5 Tips for Becoming a More Effective Communicator in Your Relationship
Before my husband and I tied the knot, we knew communication was incredibly important for our relationship and our marriage. After all, it’s not top secret information that good communication is a huge factor when it comes to healthy relationships.
According to a recent survey, communication is the number one reason why couples split up. The survey polled 100 mental health psychologists and counselors to find out what issues led to a divorce with the married couples they saw. Communication problems were the most common factor—65% of couples site this as the reason they called it quits. Next on the list of reasons a couple broke up had to do with their inability to resolve miscommunication and conflict.
During our first year of marriage, my husband and I learned that effectively communicating with each other is much more than just talking though. Communication involves intentional speaking and listening. It takes healthy doses of clarification, patience, love, understanding, and empathy to communicate well in a relationship.
Ask Clarifying Questions—And More of Them
If you weren’t listening well when someone started to talk, or you were shocked by what someone said, an effective communication tool is to ask for clarification.
Asking someone, “Do you mean . . . ” and then explaining what you perceived them to can be effective in two ways. First, it gives them a chance to hear how their words were communicated. But it also gives the speaker a chance to clear up any misunderstandings that could have occurred. Another phrase that you could use is “What I hear you saying is . . . “.
Remember Timing—For Speaker AND Listener
Just like asking the right questions is important, timing your conversations with others is key to being a good communicator. There have been quite a few times where I’ve asked my husband a deep, thoughtful question at the wrong time. I end up frustrated and angry that the conversation go as planned, but I didn’t stop to think about whether the timing was right for the conversation I wanted us to have.
We’ve learned that we don’t communicate effectively if we try to talk about tough subjects right before bed. We’re both so sleepy that we end up not saying what we mean, or being to tired to be fully present. If your partner is stressed out, in a rush, or busy doing something else at the moment, ask yourself if now is the best time to have a good conversation.
Give Your Full, Undivided Attention
I’m guilty of thinking I can multi-task my way through anything. But it only took one time of typing up an e-mail while chatting on the phone to realize that my brain can’t handle two tasks as well as I thought it could.
If you’re the listener in the conversation, give your partner the gift of quality time and attention. Hearing someone’s words and listening to their thoughts are two very different things. Take time to look at them in the eyes while they’re talking so they know you’re not distracted.
Turn your cellphone to silence and stop doing whatever your doing so that you can fully pay attention to them. If you’re the speaker in the conversation and you realize that your partner is distracted or preoccupied, ask them if you can have some time later to tell them what’s on your mind.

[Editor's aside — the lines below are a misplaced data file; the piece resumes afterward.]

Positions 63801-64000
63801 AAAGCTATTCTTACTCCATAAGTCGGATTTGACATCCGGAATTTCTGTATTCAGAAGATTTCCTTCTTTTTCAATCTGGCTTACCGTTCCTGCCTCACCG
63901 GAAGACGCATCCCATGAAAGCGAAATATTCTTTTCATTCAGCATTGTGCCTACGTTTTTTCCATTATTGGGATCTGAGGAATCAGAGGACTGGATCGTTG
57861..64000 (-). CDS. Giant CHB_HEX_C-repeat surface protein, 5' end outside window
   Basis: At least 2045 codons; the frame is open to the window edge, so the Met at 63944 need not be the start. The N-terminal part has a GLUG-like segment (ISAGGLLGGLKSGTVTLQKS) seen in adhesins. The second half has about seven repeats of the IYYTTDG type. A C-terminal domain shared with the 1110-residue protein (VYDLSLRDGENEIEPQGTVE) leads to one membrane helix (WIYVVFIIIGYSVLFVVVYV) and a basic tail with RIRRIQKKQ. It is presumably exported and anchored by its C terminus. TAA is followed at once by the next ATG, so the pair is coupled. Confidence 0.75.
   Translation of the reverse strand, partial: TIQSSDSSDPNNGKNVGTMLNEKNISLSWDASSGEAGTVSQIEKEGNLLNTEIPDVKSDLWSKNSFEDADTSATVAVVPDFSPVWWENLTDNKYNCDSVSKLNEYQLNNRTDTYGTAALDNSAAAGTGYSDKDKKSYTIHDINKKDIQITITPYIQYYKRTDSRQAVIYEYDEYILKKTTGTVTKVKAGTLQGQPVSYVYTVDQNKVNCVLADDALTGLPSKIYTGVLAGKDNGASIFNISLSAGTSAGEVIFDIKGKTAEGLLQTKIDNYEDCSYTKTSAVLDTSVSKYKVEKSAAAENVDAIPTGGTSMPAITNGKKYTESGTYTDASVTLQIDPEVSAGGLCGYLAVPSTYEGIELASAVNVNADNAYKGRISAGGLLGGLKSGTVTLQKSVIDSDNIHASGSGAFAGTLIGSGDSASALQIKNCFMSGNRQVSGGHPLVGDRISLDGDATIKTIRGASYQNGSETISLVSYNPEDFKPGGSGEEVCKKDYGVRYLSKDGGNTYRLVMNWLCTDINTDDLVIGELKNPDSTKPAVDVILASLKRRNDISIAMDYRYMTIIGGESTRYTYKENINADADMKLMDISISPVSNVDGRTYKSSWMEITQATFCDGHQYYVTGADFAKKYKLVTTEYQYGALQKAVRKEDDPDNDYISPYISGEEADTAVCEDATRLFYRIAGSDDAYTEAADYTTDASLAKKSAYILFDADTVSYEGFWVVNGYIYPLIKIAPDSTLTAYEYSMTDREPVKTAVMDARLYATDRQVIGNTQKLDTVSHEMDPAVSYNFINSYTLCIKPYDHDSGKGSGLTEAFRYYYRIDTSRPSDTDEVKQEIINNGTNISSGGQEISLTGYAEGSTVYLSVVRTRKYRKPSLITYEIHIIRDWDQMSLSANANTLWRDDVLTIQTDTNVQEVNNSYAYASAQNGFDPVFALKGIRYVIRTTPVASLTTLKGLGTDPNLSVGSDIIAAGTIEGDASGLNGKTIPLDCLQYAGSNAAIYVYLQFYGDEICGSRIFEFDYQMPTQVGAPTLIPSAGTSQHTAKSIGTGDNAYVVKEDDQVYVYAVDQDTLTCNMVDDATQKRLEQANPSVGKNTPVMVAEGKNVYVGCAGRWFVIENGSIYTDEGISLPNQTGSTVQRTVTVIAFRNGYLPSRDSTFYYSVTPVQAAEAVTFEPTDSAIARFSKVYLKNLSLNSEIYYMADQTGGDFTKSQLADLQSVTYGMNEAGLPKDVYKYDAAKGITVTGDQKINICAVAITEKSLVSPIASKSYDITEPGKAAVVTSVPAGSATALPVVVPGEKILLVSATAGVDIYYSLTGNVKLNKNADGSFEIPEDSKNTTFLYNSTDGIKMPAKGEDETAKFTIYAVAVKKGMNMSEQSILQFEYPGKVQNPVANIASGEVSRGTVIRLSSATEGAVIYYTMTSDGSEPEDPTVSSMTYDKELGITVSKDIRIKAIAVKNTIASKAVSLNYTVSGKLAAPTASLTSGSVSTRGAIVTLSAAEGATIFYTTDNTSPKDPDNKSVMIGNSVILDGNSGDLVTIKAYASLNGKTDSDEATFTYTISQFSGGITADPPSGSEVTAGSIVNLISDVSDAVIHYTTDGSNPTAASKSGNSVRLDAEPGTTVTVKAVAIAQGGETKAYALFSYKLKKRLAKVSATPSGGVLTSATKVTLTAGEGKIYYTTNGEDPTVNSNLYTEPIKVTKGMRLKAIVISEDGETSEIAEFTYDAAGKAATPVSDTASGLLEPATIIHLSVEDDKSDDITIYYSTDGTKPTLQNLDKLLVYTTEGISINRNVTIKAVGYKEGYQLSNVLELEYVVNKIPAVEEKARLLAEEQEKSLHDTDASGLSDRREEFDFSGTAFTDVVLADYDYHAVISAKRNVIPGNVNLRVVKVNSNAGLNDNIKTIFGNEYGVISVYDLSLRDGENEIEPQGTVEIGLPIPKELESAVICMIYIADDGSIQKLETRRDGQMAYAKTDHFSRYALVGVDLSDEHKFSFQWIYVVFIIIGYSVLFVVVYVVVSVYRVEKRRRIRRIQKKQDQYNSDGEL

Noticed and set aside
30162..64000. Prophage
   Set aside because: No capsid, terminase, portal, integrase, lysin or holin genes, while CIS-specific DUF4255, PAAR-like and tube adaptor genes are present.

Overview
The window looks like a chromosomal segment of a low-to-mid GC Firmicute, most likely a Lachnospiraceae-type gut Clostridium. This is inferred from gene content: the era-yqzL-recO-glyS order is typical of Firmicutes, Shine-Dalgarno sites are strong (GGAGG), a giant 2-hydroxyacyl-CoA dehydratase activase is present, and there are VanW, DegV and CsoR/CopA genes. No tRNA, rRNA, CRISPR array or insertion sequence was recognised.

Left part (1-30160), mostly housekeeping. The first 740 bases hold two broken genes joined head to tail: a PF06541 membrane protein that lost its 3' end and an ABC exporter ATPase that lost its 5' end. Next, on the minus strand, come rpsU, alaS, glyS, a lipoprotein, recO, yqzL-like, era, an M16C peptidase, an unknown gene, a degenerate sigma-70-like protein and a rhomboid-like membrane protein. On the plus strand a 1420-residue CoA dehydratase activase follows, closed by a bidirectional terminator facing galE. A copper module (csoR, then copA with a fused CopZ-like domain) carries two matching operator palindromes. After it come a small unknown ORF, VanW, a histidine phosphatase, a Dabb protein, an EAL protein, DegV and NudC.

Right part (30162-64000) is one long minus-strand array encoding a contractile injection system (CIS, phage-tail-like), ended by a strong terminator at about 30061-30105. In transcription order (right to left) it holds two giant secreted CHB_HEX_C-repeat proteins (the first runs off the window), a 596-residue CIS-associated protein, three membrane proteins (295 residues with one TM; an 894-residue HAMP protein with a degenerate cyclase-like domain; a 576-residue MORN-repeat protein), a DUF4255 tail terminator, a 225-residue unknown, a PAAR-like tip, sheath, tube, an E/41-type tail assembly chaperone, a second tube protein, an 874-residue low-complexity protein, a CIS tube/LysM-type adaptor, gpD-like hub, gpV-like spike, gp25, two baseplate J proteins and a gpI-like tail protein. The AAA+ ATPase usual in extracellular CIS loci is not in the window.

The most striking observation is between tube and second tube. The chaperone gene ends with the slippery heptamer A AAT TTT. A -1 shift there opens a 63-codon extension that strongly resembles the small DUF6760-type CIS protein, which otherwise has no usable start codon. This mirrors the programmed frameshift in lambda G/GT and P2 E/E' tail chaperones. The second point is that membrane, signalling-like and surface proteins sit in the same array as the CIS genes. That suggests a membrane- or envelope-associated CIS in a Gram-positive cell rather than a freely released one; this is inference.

Our words are an important part of communicating, but our body language conveys a message, too. You can communicate through your body posture, eye contact, and tone of voice. Make sure that your words and your body language convey to the other that you’re fully present with them and invested in the conversation.
Signal The Importance of the Conversation
Not all conversations are created equal. In a relationship, you’ll talk about everything from where to go to dinner during your date to deciding how you’ll discern your vocations together.
If you have something important to communicate, or desire to share something very personal with your significant other, alerting them to the importance of the conversation can be a helpful communication tool. Maybe you have a signal phrase with each other that lets the other person know you need them to be fully present.
It could be as simple as saying “I need to tell you something important,” or “I have something to talk about that I really need you to hear”. When they hear that signal phrase, they’ll know that they need to give you their full attention.
Repetition Leads To Retention
Repeating someone’s words and thoughts back to them during a conversation not only helps them know you’re listening, but it also helps with your personal understanding of what they’re communicating. Research has shown that we retain about 50% of what we hear verbally in conversation, and only commit 25% of what’s communicated to memory.
But when we repeat back what we’ve heard out loud, our retention increases dramatically. When you echo back what someone has shared with you, you’re putting yourself close to the experience they’re sharing.
Through our own trials and errors, we’ve learned to become better communicators with each other and it’s only helped our marriage relationship. Here are five tips and strategies we’ve learned that have taught us how to become good communicators. It’s never too late to put these tips into place and avoid misunderstanding in your relationship!
Chloe Langr is a very short stay-at-home-wife, whose growth has probably been stunted by the inhumane amounts of coffee she regularly consumes. When she is not buried in a growing stack of books, she can be found spending time with her husband, geeking out over Theology of the Body, or podcasting. You can find more about her on her blog "Old Fashioned Girl."